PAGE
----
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The Lost Inner-City Waterways of Saigon and Cho Lon: Part 1

When the French arrived in 1859, both Saigon and Chợ Lớn were criss-crossed by networks of canals and creeks, making it possible for boatmen to travel right through both city centres without stepping ashore.

However, while most of Saigon’s waterways were filled as early as 1868 to make way for spacious tree-lined boulevards, those of Chợ Lớn survived until as late as 1925. In this two-part feature, Tim Doling looks at the history of the ancient waterways in both cities – starting with Saigon.

Enclosed by the Saigon river to the east, the Thị Nghè creek to the north, and the Bến Nghé creek to the south, Saigon’s main urban area, known as Bến Nghé, acquired its own small network of inner waterways from an early date.

The origins of this inner waterway network may be traced back to the construction of the 1790 Gia Định Citadel, when a canal, later known to the French as the “Grand Canal,” was dug northwestward along the path of modern Nguyễn Huệ boulevard, to provide water access to Citadel’s main Càn Nguyên (south) gate.

A 1795 map of Saigon showing the original two canals (courtesy of IPRAUS).

Several maps of the 1790s also show the existence of another canal or creek named the rạch Cây Cám, which ran northwestward from the Saigon river, midway between the mouths of the Bến Nghé and Thị Nghe creeks, as far as modern Lê Thánh Tôn street.

In subsequent years, a third canal was dug westward along the path of modern Hàm Nghi boulevard, providing waterborne access to the old city market, which stood in the vicinity of the modern Hàm Nghi-Tôn Thất Đàm street junction until 1869. Writing in the 1880s, scholar Pétrus Ký tells us that this was known as the rạch Cầu Sấu (“Crocodile Bridge Canal”), because “it was used for breeding crocodiles that were sold for butcher's meat.”

Saigon’s inner-city waterway network was completed with the construction of a cross-town canal, which ran northwestward from the Bến Nghé creek along what is now the lower end of Pasteur street, before turning to link with the rạch Cây Cám. On its way, this cross-town canal connected with both the Crocodile Bridge and Grand Canals.

In this way, by the time the French arrived in 1859, merchants were already able to circumnavigate the entire city by boat.

In around 1862, Lieutenant Colonel Paul Coffyn of the Marine Engineering Corps Roads and Bridges Department oversaw the dredging and widening of the cross-town canal, in order to improve access for merchant ships. As a result, the canal briefly became known to the French as the Canal de jonction (Junction canal), or less formally, the “Canal Coffyn.”

This 1865 map shows the Saigon inner-city canal network at its height (courtesy of Institut Parisien de Recherche Architecture Urbanistique et Société, IPRAUS).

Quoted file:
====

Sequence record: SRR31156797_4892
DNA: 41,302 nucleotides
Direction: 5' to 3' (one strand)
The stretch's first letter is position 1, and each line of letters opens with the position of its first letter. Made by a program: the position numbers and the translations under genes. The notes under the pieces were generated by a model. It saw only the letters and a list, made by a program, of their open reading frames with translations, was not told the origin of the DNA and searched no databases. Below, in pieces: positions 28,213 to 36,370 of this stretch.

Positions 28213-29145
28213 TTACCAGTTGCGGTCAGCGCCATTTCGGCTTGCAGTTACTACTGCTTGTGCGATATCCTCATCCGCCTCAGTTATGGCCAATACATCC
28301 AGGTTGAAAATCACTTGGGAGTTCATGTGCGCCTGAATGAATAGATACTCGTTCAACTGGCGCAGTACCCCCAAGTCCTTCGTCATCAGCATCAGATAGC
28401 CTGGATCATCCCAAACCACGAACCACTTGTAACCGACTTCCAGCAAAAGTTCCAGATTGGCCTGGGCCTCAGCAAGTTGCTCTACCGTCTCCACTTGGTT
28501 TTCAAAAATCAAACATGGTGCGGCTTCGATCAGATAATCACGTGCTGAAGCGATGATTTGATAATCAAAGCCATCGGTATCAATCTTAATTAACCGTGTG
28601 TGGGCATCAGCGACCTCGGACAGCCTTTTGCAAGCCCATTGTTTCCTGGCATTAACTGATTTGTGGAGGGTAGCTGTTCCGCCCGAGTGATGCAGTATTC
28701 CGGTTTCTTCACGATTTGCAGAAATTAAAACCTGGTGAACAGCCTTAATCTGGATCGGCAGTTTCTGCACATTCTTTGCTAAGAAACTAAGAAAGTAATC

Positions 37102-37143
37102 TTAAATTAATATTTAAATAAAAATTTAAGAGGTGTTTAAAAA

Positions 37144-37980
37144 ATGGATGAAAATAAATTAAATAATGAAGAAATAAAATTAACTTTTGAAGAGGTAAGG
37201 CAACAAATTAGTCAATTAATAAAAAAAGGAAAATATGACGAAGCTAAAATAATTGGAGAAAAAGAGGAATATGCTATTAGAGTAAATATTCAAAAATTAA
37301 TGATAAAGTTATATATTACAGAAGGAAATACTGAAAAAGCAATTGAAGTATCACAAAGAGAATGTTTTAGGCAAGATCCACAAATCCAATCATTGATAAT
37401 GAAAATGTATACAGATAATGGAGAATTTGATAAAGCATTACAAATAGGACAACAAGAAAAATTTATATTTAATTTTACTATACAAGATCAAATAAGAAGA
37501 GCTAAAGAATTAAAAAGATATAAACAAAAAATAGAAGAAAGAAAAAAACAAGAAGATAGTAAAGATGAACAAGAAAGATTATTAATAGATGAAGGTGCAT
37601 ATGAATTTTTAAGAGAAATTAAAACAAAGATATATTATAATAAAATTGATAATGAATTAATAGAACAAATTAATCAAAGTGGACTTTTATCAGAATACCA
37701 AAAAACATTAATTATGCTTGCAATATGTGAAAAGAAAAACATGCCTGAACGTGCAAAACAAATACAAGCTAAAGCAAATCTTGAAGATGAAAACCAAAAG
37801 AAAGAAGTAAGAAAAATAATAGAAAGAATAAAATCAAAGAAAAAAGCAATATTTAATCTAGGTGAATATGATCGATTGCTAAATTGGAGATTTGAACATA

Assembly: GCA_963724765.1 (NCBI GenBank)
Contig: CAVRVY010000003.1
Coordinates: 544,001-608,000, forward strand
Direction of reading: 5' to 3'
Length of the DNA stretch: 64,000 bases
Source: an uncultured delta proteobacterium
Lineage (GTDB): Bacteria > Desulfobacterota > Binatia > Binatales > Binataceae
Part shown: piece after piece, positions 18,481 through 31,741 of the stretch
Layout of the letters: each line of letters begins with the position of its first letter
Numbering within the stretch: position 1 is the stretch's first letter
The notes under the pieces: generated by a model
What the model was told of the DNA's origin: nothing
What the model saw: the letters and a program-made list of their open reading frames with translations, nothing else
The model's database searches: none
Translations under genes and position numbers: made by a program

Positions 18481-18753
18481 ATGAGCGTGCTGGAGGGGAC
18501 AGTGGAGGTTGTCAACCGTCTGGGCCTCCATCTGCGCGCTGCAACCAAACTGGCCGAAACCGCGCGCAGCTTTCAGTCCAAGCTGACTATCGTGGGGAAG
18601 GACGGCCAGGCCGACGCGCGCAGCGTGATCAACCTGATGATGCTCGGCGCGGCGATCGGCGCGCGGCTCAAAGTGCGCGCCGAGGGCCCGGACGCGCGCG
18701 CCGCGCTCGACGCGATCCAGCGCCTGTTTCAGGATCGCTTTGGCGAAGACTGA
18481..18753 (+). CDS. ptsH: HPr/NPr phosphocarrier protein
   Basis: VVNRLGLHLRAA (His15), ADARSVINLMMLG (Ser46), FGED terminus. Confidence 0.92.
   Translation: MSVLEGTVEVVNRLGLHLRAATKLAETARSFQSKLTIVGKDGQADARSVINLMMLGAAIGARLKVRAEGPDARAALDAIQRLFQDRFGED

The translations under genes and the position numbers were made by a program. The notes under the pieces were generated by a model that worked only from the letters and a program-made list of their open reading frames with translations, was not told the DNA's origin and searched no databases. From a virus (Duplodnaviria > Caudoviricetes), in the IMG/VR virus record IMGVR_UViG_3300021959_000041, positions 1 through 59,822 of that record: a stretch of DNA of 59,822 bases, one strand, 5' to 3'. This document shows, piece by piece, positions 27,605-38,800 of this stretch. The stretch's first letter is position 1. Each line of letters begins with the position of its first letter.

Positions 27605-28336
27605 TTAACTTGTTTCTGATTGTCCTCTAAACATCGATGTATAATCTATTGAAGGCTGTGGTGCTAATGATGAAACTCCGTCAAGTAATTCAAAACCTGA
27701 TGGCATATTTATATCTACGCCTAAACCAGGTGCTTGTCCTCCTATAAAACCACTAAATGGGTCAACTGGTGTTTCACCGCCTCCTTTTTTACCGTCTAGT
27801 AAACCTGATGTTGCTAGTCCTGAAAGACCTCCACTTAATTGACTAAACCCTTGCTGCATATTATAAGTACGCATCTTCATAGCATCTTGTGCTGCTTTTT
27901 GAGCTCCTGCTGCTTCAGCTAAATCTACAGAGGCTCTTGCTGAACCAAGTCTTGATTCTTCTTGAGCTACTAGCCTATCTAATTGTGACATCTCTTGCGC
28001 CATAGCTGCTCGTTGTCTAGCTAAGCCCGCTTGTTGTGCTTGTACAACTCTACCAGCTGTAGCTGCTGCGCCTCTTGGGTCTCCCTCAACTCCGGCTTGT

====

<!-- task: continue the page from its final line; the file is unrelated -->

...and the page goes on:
However, by that year there was already growing debate amongst colonial settlers about the extent to which the notoriously smelly canals and creeks – used by many for the dumping of waste – were contributing to the rapid spread of serious endemic diseases such as cholera, malaria, intestinal parasites and dysentery. Despite opposition from the traders who used the waterways for freight, the hygiene lobby eventually won the day. From 1863 onwards, Saigon’s city-centre waterways were systematically filled.

First to go were the recently-upgraded “Canal Coffyn” and the upper section of the “Grand Canal,” which were filled to create boulevards Bonard (modern Lê Lợi) and Charner (modern Nguyễn Huệ) respectively. By 1868, the “Crocodile Bridge Canal” had become boulevard de Canton and the waterway along what is now lower Pasteur street had also been filled to create rue Pellerin.

This undated map also shows the Saigon inner-city canals before any of them were filled (courtesy of IPRAUS).

The lower end of the “Grand Canal” survived for a further two decades. After 1870, when the city market was relocated to a new site right next to it (the block currently occupied by the Treasury building and Bitexco Tower), this sole-surviving inner-city waterway become known locally as the Kinh Chợ Vải or “Fabric Market Canal,” because the market was famous throughout the city for its fine fabrics. By 1890, the Kinh Chợ Vải had also been filled, facilitating the extension of boulevard Charner as far as the riverfront. However, it seems that it was not quickly forgotten by local people, who for many years afterwards continued to refer to boulevard Charner as đường Kinh Lấp or “Filled canal street.”

By 1882, all that remained of Saigon's inner-city canal network was the lower end of the "Grand Canal" (modern Nguyễn Huệ boulevard).

The early filling of Saigon’s city-centre canals and creeks – attributable mainly to the presence of a large and vocal resident French community in the colonial capital – contrasted strongly with the situation in Chợ Lớn, where the powerful Chinese associations were able to protect their inner-city waterways for nearly 60 years after the French conquest.

A photograph of the lower end of the "Grand Canal" (modern Nguyễn Huệ boulevard) taken in 1882.

Next Week Tim Doling takes a look at the lost inner-city waterways of Chọ Lớn.

Tim Doling is the author of the walking tours book Exploring Hồ Chí Minh City (Nhà Xuất Bản Thế Giới, Hà Nội, 2014) and also conducts 4-hour Heritage Tours of Historic Saigon and Cholon. For more information about Saigon history and Tim's tours visit his website, www.historicvietnam.com.

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